Thursday, 5 June 2014

Will he won't he 2014

So, the news is out.  The BBC, ITN, Points West were all at the press conference.  Reuters have been brought up to speed, and the lucky ones who were in the room at the time have been interviewed, their images bounced around the globe in the syndicated clips from the press.  What are they reporting on?  Of course, the big news from Badock’s Wood:

I am NOT going to camp this year.

Many regular subscribers to this nonsense will know that the will-he-won’t he decision about my Exmouth attendance is an annual internal monologue.  After the success of last year’s camp – which I swore would be the last – I started to waver.  Could I do it?  Could I manage one more?  What would be the ramifications if I did? I just started to think about it …

…when I had a change of heart, and a decisive one.  The amount of grey looking back at me in the mirror made me do it.  No, camp didn’t need me, and there were other people waiting in the wings, trained by yours truly, to take up the baton.  So I had made the decision.  I was happy with it.  I even did the most final-nail-in-the-coffin thing imaginable: I told the wife. 

So that was that.

It was no secret that I planned to pass the baton over to a fellow camper from last year, and a few selected others.  So when one of the chosen informed me one Monday morning that she wouldn’t be going, I had to do some radical rethinking.  Could I really?  Should I really?  Could I tell the wife I had been wrong?

Then, one evening, some of the others started to circle around me.  I sensed a trap, and trod with extreme care.  This could go badly. I might have to agree to something I didn’t want to. Or, even worse, spending money.  As it transpired, we wanted the same thing, ie, they wanted to go and I didn’t.  Negotiations began.  Negotiations continued.  An amicable settlement was reached.  The decision was made again.  It took the best part of 11 seconds.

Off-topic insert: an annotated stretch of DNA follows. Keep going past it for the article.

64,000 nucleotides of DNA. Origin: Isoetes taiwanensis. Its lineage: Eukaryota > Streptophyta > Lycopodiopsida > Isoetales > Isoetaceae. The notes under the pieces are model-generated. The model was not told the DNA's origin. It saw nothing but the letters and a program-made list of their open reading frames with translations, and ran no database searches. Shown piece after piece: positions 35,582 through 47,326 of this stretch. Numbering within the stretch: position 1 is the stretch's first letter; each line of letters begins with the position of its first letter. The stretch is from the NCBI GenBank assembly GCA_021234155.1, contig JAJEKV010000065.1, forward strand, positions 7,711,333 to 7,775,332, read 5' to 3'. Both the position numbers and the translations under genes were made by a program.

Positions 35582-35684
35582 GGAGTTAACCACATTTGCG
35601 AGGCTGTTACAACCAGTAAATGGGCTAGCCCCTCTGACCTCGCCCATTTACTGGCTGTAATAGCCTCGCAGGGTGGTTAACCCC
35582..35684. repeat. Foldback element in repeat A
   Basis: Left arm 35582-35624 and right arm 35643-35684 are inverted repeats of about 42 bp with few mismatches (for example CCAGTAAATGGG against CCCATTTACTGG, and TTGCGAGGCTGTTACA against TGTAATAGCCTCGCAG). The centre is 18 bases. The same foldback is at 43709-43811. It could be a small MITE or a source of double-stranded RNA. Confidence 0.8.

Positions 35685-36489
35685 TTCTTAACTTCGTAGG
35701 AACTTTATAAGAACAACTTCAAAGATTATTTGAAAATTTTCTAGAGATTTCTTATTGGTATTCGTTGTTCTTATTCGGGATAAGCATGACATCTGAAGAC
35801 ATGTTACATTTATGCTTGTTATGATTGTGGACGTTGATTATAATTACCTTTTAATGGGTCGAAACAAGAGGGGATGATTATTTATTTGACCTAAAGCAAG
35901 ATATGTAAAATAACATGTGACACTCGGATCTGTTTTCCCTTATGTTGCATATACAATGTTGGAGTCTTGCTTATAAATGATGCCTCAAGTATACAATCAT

I should point out at this point that the decision has nothing to do with my feelings about camp:  I still love it, and will continue to support it whether I go or not.  However, people throughout BS10 must have wondered what that strange noise was recently: it was my knees, my back and my right hip breathing a huge sigh of relief when they found out I wasn't going.  

There are, I freely admit it, things I won’t miss.  Such as:
  • ·         Wrestling children into bed on that first night;
  • ·         Telling them, for the seventh time, they do not need another wee at 11.45pm;
  • ·         The zig zags;
  • ·         The smell of the drying room.

However, in making the decision I would not go, it meant making certain sacrifices.  I will miss, miss terribly:
  • ·         Watching the sheer joy on people’s faces;
  • ·         Being a privileged observer of the successes;
  • ·         The excuse to eat clotted cream on a flapjack at any time of the day;
  • ·         Standing in the middle of the sea, with children surfing all around me, and thinking “I did that”.

Those who know me best know that it is this last one I shall miss most of all.

On the day, I shall wave the gang off with much excitement on their behalf, and not a little envy on my own.  But I am extremely happy in my decision, and hope that my small contributions to the event will make a difference.  (And I will still pop up on watersports day.)

Because here’s the truth: when it comes to memories, I have a tent full.  For every hour of sleep lost, I have a memory gained, an unforgettable moment shared, some magic woven.  It’s time for others to be let in on the treasure trove I have been privileged to gaze into for many years now, and I don’t begrudge them a second.    When I see them off the bus on the Friday evening, suntanned faces and exhaustion heavy, but full of new found life force, I will take no small pride in what my colleagues and our children achieved.

Magic is still magic, however far away you have to stand to weave it.

From me, that is all.